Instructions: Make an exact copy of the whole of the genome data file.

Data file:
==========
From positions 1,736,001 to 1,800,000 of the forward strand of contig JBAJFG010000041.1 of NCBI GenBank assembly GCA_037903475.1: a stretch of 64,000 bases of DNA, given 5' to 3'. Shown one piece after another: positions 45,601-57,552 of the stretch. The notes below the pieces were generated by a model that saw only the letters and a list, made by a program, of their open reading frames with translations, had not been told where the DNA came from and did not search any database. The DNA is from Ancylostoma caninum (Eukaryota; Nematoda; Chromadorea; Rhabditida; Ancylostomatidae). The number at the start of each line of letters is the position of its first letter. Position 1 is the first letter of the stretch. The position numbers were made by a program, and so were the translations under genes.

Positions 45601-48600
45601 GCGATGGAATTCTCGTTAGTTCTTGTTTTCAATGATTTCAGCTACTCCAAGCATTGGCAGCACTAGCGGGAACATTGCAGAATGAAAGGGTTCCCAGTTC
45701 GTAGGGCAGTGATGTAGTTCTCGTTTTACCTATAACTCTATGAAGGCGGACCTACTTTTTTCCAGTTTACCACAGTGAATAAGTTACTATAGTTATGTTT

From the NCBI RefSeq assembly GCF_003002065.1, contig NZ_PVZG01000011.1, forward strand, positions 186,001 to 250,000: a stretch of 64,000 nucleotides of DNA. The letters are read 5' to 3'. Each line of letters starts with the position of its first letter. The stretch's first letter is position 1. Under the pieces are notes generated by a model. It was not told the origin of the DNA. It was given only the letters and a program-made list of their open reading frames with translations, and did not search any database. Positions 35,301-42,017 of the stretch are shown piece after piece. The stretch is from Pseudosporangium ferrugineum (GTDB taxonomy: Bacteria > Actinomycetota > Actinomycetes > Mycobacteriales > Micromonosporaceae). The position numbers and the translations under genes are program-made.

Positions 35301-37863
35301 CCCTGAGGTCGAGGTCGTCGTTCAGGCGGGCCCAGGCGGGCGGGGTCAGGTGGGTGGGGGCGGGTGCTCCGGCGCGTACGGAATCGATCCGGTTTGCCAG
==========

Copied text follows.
From positions 1,736,001 to 1,800,000 of the forward strand of contig JBAJFG010000041.1 of NCBI GenBank assembly GCA_037903475.1: a stretch of 64,000 bases of DNA, given 5' to 3'. Shown one piece after another: positions 45,601-57,552 of the stretch. The notes below the pieces were generated by a model that saw only the letters and a list, made by a program, of their open reading frames with translations, had not been told where the DNA came from and did not search any database. The DNA is from Ancylostoma caninum (Eukaryota; Nematoda; Chromadorea; Rhabditida; Ancylostomatidae). The number at the start of each line of letters is the position of its first letter. Position 1 is the first letter of the stretch. The position numbers were made by a program, and so were the translations under genes.

Positions 45601-48600
45601 GCGATGGAATTCTCGTTAGTTCTTGTTTTCAATGATTTCAGCTACTCCAAGCATTGGCAGCACTAGCGGGAACATTGCAGAATGAAAGGGTTCCCAGTTC
45701 GTAGGGCAGTGATGTAGTTCTCGTTTTACCTATAACTCTATGAAGGCGGACCTACTTTTTTCCAGTTTACCACAGTGAATAAGTTACTATAGTTATGTTT

From the NCBI RefSeq assembly GCF_003002065.1, contig NZ_PVZG01000011.1, forward strand, positions 186,001 to 250,000: a stretch of 64,000 nucleotides of DNA. The letters are read 5' to 3'. Each line of letters starts with the position of its first letter. The stretch's first letter is position 1. Under the pieces are notes generated by a model. It was not told the origin of the DNA. It was given only the letters and a program-made list of their open reading frames with translations, and did not search any database. Positions 35,301-42,017 of the stretch are shown piece after piece. The stretch is from Pseudosporangium ferrugineum (GTDB taxonomy: Bacteria > Actinomycetota > Actinomycetes > Mycobacteriales > Micromonosporaceae). The position numbers and the translations under genes are program-made.

Positions 35301-37863
35301 CCCTGAGGTCGAGGTCGTCGTTCAGGCGGGCCCAGGCGGGCGGGGTCAGGTGGGTGGGGGCGGGTGCTCCGGCGCGTACGGAATCGATCCGGTTTGCCAG